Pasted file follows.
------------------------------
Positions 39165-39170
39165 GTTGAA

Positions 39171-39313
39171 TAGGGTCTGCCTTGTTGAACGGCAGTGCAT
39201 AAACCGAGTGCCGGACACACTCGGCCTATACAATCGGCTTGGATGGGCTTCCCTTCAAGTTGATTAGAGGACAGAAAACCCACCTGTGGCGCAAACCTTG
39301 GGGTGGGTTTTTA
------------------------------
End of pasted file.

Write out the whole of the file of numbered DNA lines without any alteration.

Positions 39165-39170
39165 GTTGAA

Positions 39171-39313
39171 TAGGGTCTGCCTTGTTGAACGGCAGTGCAT
39201 AAACCGAGTGCCGGACACACTCGGCCTATACAATCGGCTTGGATGGGCTTCCCTTCAAGTTGATTAGAGGACAGAAAACCCACCTGTGGCGCAAACCTTG
39301 GGGTGGGTTTTTA